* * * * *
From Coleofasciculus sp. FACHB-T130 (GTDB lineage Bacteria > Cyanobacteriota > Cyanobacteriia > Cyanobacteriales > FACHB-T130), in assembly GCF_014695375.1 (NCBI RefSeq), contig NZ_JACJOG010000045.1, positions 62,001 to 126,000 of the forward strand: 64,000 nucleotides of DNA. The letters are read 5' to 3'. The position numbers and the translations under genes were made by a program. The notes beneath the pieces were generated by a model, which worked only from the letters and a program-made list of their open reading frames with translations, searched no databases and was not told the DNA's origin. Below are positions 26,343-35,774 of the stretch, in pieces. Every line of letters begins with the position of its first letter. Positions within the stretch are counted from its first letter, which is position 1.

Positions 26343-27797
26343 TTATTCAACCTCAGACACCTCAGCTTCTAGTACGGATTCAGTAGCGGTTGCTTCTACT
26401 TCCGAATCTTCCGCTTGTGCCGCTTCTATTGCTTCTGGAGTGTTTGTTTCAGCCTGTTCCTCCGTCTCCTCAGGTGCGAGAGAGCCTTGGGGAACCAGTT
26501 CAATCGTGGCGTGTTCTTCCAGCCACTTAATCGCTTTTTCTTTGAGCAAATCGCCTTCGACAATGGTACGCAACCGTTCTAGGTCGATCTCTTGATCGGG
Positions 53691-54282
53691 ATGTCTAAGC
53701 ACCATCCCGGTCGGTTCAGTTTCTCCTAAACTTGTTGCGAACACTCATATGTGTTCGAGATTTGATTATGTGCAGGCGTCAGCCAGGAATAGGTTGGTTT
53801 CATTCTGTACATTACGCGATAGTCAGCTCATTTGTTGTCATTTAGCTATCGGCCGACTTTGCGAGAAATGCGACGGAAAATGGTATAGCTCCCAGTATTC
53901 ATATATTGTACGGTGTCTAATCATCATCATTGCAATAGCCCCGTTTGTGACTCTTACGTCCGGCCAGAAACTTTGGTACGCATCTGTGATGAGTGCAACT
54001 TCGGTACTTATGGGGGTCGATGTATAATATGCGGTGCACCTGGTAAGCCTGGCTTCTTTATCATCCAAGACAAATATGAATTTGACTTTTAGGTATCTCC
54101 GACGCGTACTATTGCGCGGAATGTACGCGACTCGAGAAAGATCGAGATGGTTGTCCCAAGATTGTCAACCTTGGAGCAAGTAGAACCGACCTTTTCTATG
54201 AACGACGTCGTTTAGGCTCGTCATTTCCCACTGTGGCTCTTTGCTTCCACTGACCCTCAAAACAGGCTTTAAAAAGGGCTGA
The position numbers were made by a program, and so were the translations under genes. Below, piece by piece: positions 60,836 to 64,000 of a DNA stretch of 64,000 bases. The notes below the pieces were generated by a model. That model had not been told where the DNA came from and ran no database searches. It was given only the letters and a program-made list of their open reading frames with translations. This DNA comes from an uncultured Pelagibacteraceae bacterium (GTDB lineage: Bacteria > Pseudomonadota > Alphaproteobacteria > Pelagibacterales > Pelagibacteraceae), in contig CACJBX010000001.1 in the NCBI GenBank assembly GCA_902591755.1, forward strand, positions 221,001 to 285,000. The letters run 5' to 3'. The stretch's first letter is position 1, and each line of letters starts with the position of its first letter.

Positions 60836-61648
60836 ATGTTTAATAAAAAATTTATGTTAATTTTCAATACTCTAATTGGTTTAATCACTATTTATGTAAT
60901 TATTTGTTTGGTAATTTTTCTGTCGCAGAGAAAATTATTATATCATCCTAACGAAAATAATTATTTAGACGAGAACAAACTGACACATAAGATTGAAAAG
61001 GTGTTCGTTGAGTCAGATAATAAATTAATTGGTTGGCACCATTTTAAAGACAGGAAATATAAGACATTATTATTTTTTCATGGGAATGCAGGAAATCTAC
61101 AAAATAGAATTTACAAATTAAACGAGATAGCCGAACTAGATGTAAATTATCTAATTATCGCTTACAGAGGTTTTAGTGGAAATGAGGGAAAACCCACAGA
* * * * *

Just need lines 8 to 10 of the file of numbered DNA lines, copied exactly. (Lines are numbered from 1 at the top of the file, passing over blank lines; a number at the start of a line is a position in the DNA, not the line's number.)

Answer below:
53701 ACCATCCCGGTCGGTTCAGTTTCTCCTAAACTTGTTGCGAACACTCATATGTGTTCGAGATTTGATTATGTGCAGGCGTCAGCCAGGAATAGGTTGGTTT
53801 CATTCTGTACATTACGCGATAGTCAGCTCATTTGTTGTCATTTAGCTATCGGCCGACTTTGCGAGAAATGCGACGGAAAATGGTATAGCTCCCAGTATTC
53901 ATATATTGTACGGTGTCTAATCATCATCATTGCAATAGCCCCGTTTGTGACTCTTACGTCCGGCCAGAAACTTTGGTACGCATCTGTGATGAGTGCAACT